Exciting things are always happening at Cleveland Clinic, the multi-hospital integrated health system based in Cleveland. The 10-hospital integrated health system has long been on the leading edge in terms of clinical quality improvement, clinical integration, and IT innovation. C. Martin Harris, M.D., Cleveland Clinic’s CIO and the chairman of the organization’s Information Technology Division, will speak of the organization’s work when he presents a keynote speech, titled “The Role of Integrated Technologies in the Innovation of Medical Practice,” at the Health IT Summit in Miami, sponsored by the Institute for Health Technology Transformation (iHT2—a sister organization of Healthcare Informatics under our corporate parent organization, the Vendome Group LLC), on Feb. 10 at the Ritz-Carlton Coconut Grove Miami Hotel, in Miami, Fla.
As the conference’s description states, “During his talk, C. Martin Harris, M.D. reviews several real-world examples that illustrate how technology professionals and clinical practitioners are working together to create services that will fundamentally transform the 21st century’s model of healthcare delivery.
In anticipation of his presentation, Dr. Harris recently gave an interview about his keynote address to HCI Editor-in-Chief Mark Hagland. Below are excerpts from that interview.
What are some of the latest developments these days at Cleveland Clinic?
We’re transitioning out of what I call the transactional phase of information management, and are really moving into what most people call the analytics phase. And my view is that there’s a third phase, the knowledge management phase. In the analytics phase we really are focused on driving the combination of strategic and tactical goals, and the practical implementation of information technology. So we’re spending far less time on the technology, because most of the big systems, at least at CC, are already in. so put the network in, put in your EMR, build the data center, put your processes in, put in an enterprise supply chain and HR system, consolidate your systems, and so forth. That’s all been done.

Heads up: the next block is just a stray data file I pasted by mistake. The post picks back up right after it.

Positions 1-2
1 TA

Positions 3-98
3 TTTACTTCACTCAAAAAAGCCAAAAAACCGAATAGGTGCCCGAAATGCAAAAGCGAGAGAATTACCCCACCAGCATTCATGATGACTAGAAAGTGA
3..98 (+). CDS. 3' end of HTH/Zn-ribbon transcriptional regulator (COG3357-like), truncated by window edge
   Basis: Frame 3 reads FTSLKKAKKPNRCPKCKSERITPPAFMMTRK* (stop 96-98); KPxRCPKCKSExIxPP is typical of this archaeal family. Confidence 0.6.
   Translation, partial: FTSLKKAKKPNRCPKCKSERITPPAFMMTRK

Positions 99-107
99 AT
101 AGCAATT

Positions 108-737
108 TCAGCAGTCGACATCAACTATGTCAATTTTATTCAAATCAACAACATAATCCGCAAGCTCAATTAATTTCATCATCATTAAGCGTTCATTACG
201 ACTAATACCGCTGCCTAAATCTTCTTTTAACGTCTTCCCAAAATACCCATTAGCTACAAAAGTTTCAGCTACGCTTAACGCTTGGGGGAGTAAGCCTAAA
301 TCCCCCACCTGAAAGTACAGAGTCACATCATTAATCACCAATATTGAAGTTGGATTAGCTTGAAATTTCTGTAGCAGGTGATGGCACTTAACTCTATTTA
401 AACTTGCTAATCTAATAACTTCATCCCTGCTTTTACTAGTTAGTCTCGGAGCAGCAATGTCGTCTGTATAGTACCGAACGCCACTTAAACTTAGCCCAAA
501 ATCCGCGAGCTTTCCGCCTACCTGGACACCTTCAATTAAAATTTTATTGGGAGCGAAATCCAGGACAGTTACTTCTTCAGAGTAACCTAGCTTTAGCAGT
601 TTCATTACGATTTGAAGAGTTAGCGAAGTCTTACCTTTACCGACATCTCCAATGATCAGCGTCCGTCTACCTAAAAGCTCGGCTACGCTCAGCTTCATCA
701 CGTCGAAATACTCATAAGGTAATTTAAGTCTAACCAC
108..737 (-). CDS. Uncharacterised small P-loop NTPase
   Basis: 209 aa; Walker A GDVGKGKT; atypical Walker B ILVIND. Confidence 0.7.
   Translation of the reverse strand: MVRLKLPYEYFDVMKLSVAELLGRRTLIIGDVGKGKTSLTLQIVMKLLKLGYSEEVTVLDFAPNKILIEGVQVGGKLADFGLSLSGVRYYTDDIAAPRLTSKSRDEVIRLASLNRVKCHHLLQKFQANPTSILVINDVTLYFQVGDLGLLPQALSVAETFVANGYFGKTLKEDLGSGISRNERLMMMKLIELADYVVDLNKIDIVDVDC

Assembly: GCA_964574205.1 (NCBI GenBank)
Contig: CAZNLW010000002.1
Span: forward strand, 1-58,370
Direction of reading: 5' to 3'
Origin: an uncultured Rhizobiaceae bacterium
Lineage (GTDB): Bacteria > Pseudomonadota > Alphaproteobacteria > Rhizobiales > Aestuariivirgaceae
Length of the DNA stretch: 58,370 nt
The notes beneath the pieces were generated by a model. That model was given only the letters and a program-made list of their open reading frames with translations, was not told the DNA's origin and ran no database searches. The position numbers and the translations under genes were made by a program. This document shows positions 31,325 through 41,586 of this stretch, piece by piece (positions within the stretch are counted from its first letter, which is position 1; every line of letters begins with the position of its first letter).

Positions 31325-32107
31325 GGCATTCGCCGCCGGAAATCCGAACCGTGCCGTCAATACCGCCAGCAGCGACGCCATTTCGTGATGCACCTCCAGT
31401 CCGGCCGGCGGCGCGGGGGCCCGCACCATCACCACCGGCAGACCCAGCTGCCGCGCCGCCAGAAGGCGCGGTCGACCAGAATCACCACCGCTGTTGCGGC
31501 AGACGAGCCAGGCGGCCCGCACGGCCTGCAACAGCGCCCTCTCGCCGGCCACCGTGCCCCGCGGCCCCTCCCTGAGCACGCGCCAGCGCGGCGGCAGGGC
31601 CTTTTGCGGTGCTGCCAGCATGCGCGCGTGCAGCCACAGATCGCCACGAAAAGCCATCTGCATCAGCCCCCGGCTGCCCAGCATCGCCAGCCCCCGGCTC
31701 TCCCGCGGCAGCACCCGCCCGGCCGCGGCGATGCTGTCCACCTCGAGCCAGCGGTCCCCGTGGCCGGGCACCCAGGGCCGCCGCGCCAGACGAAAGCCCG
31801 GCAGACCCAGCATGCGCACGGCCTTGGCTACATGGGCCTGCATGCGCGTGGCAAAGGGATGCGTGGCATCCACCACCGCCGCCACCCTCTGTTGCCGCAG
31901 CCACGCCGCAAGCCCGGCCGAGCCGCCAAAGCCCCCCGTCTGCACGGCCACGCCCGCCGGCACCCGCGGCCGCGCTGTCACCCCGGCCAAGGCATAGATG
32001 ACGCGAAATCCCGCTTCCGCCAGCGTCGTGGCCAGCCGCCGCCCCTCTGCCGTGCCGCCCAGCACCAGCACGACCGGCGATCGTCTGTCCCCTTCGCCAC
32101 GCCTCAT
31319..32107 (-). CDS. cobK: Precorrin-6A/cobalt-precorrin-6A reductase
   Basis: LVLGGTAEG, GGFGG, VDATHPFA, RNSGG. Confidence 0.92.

Now, all of those systems generate a wealth of data, and we’ve been using that data in a tactical way: the blood tested high, that kind of thing—alerts. Very simple transactional kinds of activity, and simple reporting. So the analytics phase to me says, now that we have all those systems in and all those caregivers using the systems, and they’re used to the alerting, to change their focus. We will always be caring for patients one by one; what we need to add to that is the ability to think about subpopulations and entire populations of patients, whether or not they’re sitting right in front of us.
So if you go to industry meetings, you will see hundreds of conversations in this space. But what is top of mind for us is actually translating those ideas into practice. So the big models of operations for us are care paths—that’s a model that is really quite individual right now… You can’t buy a fully developed care path from a single vendor in the marketplace. And if you went to 10 different healthcare organizations and asked for a care path, you’d be looking at 10 different things. So we’ve put a significant amount of investment into figuring this out, and to summarize, it’s about purpose, people, process, and technology.
So we’ve really been focused on creating these teams that are interdisciplinary, with shared outcome and process goals, to reach the value equation. An example is hip and knee replacements. We now have an operational care path, what this should look like, for hip and knee replacements.
Are you and your colleagues essentially creating templates for care delivery, then?
Yes, though it’s broader than that. Let’s save that we’ve got maybe 100,000 patients in our system—and I’m just making that number up—who have osteoarthritis of the hip and knee, now most of those can be managed. And the patients start out in the medical management part of that care path. And ideally, the patient can remain in the medically managed portion of the care path. And we don’t want all 100,000 people to end up getting a joint replacement. So everyone’s getting medical management, getting therapy, and are being trained to do range-of-motion exercises. And we’re collecting data on their functional status on a regular basis. And those with osteoarthritis who remain stable remain on the medical management portion of the care path. Now, for those whose functional status declines over time, we will move those patients into the surgical portion of the care path. So we have appropriateness tools that say, have you done everything prior to sending this patient to surgery, that you can? And is their functional status appropriately low.